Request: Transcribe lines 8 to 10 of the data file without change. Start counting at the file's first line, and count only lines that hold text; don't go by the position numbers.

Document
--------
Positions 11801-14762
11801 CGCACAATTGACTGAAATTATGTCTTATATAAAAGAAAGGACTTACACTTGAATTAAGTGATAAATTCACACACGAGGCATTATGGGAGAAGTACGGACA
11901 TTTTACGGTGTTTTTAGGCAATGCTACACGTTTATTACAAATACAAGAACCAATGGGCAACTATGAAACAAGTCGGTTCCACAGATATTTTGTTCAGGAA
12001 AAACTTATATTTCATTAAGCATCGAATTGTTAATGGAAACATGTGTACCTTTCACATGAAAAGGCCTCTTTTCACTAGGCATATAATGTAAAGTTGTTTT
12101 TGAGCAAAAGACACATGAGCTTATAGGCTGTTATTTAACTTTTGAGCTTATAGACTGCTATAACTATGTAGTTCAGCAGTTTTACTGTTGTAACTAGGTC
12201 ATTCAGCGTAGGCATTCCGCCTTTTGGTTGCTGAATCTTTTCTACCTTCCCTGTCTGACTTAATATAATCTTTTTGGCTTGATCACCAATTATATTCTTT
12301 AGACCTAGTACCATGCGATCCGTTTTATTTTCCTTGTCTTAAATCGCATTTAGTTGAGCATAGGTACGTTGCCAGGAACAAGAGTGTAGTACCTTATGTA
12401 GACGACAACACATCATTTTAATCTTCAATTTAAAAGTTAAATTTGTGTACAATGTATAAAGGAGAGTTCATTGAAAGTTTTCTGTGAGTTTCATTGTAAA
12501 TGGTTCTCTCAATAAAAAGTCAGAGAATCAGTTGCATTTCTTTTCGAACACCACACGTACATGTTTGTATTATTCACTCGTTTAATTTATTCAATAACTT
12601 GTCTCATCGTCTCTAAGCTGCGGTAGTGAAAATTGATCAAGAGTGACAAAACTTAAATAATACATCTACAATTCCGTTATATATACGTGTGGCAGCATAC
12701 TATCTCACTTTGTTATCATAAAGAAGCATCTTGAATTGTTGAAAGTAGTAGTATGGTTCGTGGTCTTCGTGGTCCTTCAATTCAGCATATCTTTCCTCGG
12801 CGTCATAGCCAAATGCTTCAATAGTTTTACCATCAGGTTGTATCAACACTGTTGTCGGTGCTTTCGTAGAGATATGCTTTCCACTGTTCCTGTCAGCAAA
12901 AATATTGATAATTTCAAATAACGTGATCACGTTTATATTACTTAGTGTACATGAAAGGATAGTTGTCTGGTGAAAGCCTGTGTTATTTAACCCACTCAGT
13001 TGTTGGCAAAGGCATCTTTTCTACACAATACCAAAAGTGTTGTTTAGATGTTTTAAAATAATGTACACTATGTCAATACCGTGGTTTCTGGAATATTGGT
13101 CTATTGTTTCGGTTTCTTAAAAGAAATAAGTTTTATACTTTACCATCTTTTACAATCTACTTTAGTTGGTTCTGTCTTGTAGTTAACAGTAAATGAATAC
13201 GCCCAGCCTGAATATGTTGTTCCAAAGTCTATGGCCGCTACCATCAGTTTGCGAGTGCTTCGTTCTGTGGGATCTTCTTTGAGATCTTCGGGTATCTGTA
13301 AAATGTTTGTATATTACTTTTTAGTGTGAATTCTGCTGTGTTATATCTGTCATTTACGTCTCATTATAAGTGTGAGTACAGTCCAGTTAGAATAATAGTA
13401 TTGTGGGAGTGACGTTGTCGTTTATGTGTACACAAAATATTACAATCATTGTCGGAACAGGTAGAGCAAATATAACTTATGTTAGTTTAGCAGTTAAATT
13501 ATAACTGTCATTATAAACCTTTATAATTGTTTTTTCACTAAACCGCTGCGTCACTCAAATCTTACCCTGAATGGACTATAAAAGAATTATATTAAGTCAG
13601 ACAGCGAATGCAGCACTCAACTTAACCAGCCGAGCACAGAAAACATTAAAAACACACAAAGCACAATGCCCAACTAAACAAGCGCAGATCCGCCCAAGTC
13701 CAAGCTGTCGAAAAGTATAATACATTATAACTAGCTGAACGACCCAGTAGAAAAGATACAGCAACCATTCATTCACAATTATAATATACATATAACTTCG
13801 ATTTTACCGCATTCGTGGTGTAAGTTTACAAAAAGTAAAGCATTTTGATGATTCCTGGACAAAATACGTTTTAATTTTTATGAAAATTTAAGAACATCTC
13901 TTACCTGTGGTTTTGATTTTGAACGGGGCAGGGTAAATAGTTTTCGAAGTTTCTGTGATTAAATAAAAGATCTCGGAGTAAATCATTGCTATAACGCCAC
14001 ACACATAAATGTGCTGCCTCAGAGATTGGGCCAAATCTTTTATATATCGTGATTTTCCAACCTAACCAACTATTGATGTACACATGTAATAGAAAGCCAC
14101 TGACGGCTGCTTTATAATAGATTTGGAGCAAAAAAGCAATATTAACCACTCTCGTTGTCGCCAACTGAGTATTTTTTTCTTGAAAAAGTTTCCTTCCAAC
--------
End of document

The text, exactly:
12401 GACGACAACACATCATTTTAATCTTCAATTTAAAAGTTAAATTTGTGTACAATGTATAAAGGAGAGTTCATTGAAAGTTTTCTGTGAGTTTCATTGTAAA
12501 TGGTTCTCTCAATAAAAAGTCAGAGAATCAGTTGCATTTCTTTTCGAACACCACACGTACATGTTTGTATTATTCACTCGTTTAATTTATTCAATAACTT
12601 GTCTCATCGTCTCTAAGCTGCGGTAGTGAAAATTGATCAAGAGTGACAAAACTTAAATAATACATCTACAATTCCGTTATATATACGTGTGGCAGCATAC